The new fall season has officially begun! All this week, Vulture will be breaking down how the networks' new and returning shows fared in their first at-bats of the year. First up: Monday.
Replacing Two and a Half Men in the 9 p.m. slot, Michael Patrick King's 2 Broke Girls got off to a solid start Monday, despite some handicaps (more on that later). The show's sophomore premiere averaged 10 million viewers and earned a 3.7 rating with adults under 50. It was the top scripted series on the night in the younger demo and averaged just a tad below what Men had been pulling in last spring in said demo. NBC's Revolution is also delivering encouraging Nielsen numbers: Its second episode was down an acceptable 15 percent vs. its premiere among viewers under 50, and it easily trounced ABC and CBS in the hour. (The Peacock also released data showing Revolution scored the biggest DVR bump of any new series ever, with its ratings rising more than 35 percent in just three days.)
Critically trashed comedy Partners (6.5 million, 2.4 demo) crashed and burned in its debut outing. While it didn't help that lead-in How I Met Your Mother (8.7 million, 3.4 demo) had its lowest-rated season opener in five years, Partners lost nearly 30 percent of the HIMYM audience and gave CBS one of its least-watched 8:30 p.m. Monday half-hours in years. Over at ABC, not even bringing back past contestants could boost viewership for Dancing With the Stars. The show still does well with older folks (hence its night-winning audience of 14.5 million viewers), but among those under 50, the show managed a weak 2.7 rating. That's down 33 percent from last fall and the show's lowest-rated opener ever. Over at Fox, The Mob Doctor (4 million, 1.3 demo) continues to flatline. And CBS execs might want to change the name of their 10 p.m. drama to Hawaii Five Uh-0: The island cops began season three with less than 9 million viewers and a 1.9 rating with those under 50, down 44 percent from last fall and the show's least-watched episode ever.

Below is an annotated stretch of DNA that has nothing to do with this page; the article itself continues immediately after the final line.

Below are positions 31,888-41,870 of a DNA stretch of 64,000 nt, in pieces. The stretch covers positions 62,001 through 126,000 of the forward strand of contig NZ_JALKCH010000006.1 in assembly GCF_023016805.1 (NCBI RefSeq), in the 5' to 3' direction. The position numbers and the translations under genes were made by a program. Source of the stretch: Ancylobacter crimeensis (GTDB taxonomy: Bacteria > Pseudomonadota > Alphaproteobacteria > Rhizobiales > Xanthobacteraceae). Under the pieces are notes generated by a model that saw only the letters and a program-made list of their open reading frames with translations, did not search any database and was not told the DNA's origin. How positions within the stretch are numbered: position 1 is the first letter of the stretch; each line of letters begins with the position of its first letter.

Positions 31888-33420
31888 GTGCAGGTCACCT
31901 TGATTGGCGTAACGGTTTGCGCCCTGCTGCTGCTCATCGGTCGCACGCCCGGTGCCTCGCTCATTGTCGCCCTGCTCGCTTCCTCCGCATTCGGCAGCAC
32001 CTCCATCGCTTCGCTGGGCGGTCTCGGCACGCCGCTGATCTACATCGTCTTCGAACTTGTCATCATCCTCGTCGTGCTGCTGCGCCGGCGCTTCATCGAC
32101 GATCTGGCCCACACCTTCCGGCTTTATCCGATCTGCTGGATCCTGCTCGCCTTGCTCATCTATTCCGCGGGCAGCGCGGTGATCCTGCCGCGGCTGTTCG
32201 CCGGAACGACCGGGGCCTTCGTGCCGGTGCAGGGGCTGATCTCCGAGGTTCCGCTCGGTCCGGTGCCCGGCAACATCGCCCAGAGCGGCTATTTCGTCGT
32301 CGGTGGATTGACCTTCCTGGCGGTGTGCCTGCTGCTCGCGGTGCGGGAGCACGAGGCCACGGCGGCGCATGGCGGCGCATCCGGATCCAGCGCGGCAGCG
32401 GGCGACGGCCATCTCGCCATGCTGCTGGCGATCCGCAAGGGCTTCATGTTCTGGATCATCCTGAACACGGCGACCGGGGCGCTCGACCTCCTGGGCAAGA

It was not a good night for CBS, despite the nice debut by 2 Broke Girls. HIMYM is clearly showing signs of age (though compared to most other 8 p.m. comedies, it's still a giant), and Partners' performance was just embarrassing for a network as well-managed as CBS. It's possible the Eye will give the show another week to turn around, but don't be surprised if repeats of The Big Bang Theory (or some other CBS comedy) pop up in its place well before Halloween. Fox might also be mulling some moves on Mondays after another weak showing by Mob Doctor. The newbie will either be sleeping with the fishes or exiled to Fridays in short order; expect either Gordon Ramsay's Hotel Hell or Keifer Sutherland's Touch to take over the 9 p.m. timeslot soon. ABC is also in trouble on Mondays, though the situation isn't exactly a crisis: DWTS still gets lots of viewers, but the show's incredibly old skew just doesn't fit with the rest of ABC's young female target (though the competition series remains strong with women 25–54). As for NBC, while adding an extra edition of The Voice in the fall has weakened the show overall — last night's sixth episode was down a whopping 32 percent vs. the same episode last spring — the shift has turned NBC from also-ran on Monday to the No. 1 network on the night. While it'll be interesting to see if the sci-fi premise of Revolution can hold up over time, for now at least, Peacock suits can be proud.